Muslim Societies in South Asia Seminar
Munis Faruqui, Associate Professor, Department of South and Southeast Asian Studies, University of California Berkeley
Chair: Ali Asani, Professor of Indo-Muslim and Islamic Religion and Cultures, Harvard Faculty of Arts and Sciences; Director, Prince Alwaleed Bin Talal Islamic Studies Program
For almost 200 years, the Mughal emperors ruled supreme in northern India. How was it possible that a Muslim, ethnically Turkish, Persian-speaking dynasty established itself in the Indian subcontinent to become one of the largest and most dynamic empires in the early-modern period? Using the figure of the Mughal prince, Munis D. Faruqui offers a new interpretive lens through which to comprehend Mughal state formation. In a challenge to previous scholarship, Prof. Faruqui’s work suggests that far from undermining the foundations of empire, the court intrigues and political backbiting that were features of Mughal political life – and that frequently resulted in rebellions and wars of succession – actually helped spread, deepen, and mobilize Mughal power through an empire-wide network of friends and allies. Ultimately, however, because Mughal imperial and princely success were interlinked when both experienced political stress in the late 1600s and early 1700s, they atrophied together with negative results for the empire.
Cosponsored by the Prince Alwaleed Bin Talal Islamic Studies Program
Closing seminar and reception
Kevin Bubriski, Documentary Photographer; Director of Documentary Studies, Green Mountain College; 2010-2011 Robert Gardner Visiting Artist, Peabody Museum of Archaeology & Ethnology
Discussants: Professor Frank J. Korom, Professor of Religion and Anthropology, Boston University
Professor Jinah Kim, Assistant Professor of History of Art and Architecture, South and Southeast Asia, Harvard University
Co-sponsored by the Peabody Museum of Archaeology & Ethnology, the Harvard University Asia Center, and the South Asia Institute
Pramath Raj Sinha, Founding Dean of the Indian School of Business and a founder of Ashoka University
Chair: Akshay Mangla, Assistant Professor, Harvard Business School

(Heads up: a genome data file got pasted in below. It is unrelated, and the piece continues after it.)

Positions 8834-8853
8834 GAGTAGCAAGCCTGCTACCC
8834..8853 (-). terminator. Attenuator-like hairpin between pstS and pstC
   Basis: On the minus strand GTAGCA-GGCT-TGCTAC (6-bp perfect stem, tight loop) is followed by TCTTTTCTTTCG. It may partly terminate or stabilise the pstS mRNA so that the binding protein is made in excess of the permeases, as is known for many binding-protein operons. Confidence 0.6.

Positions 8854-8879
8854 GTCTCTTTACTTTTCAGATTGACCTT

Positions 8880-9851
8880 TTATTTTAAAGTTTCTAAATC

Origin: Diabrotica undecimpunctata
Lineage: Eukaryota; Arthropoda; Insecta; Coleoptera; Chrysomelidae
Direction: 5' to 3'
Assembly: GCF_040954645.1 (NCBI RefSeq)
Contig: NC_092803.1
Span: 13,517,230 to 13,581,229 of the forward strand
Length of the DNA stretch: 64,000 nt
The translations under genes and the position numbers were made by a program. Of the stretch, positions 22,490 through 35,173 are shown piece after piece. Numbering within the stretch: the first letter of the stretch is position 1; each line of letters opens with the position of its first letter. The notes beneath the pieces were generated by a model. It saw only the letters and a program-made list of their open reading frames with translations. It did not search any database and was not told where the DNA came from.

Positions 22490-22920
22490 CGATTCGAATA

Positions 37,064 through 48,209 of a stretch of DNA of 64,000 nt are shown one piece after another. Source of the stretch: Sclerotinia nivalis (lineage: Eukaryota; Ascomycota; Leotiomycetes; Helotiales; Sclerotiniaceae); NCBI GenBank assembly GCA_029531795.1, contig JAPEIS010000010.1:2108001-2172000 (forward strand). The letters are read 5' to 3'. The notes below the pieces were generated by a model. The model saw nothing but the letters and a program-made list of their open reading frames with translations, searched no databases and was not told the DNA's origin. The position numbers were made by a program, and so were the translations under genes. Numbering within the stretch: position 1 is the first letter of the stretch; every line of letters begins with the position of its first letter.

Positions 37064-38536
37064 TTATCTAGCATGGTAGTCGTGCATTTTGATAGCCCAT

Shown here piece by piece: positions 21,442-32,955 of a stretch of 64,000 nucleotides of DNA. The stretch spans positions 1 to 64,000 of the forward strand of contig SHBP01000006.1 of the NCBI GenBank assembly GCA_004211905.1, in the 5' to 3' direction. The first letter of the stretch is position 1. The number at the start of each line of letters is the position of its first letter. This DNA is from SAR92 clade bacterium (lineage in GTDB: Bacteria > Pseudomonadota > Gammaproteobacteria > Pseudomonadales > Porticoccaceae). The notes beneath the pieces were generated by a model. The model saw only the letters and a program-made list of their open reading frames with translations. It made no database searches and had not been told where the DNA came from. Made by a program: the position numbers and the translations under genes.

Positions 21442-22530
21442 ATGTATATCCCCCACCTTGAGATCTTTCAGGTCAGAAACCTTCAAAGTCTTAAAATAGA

“Everyone knows Indian Higher Education is a mess. Proposals for its transformation abound, but things continue to go from bad to worse. Despite the doom and gloom, there are several recent experiments that attempt to challenge the status quo and set an example. This talk is a first-hand account of building new and transforming existing higher education institutions in India.”
Cosponsored with the International Education Policy Program at the Harvard Graduate School of Eductation
Science, Technology and Energy Seminar
Jairam Ramesh, Economist, Member of the Indian National Congress, Fisher Family Fellow, Harvard Kennedy School
Ramesh is a Fisher Family Fellow with the Future of Diplomacy Project and a leader in international climate negotiations. A Member of Parliament from Andhra Pradesh, Ramesh was chief negotiator for India at the 2009 United Nations Climate Change Conference held in Copenhagen, Denmark, between 7 to 18 December 2009. He has been a leading figure in international climate diplomacy for years.
Ramesh was the Union Cabinet Minister for Rural Development under Prime Minister Singh from 2011-2014. Previously, he was named Union Cabinet Minister for Rural Development, Drinking Water and Sanitation in 2011. He held numerous high-level government posts, including the Union Minister of State for Environment and Forests from 2009-2011; Union Minister of State for Commerce and Power from 2008-2009 and Union Minister of State for Commerce from 2006-2009.
Tue, Sep 30, 2014 at 04:30pm
Tue, Sep 30, 2014
Allison Dining Room, 5th Floor Taubman Building, 79 John F. Kennedy St, Cambridge, MA 02138
SAI South Asia Without Border Seminar
Richard Wolf, Department of Music and South Asian Studies, Harvard University
Cosponsored with the Harvard Committee on Inner Asian and Altaic Studies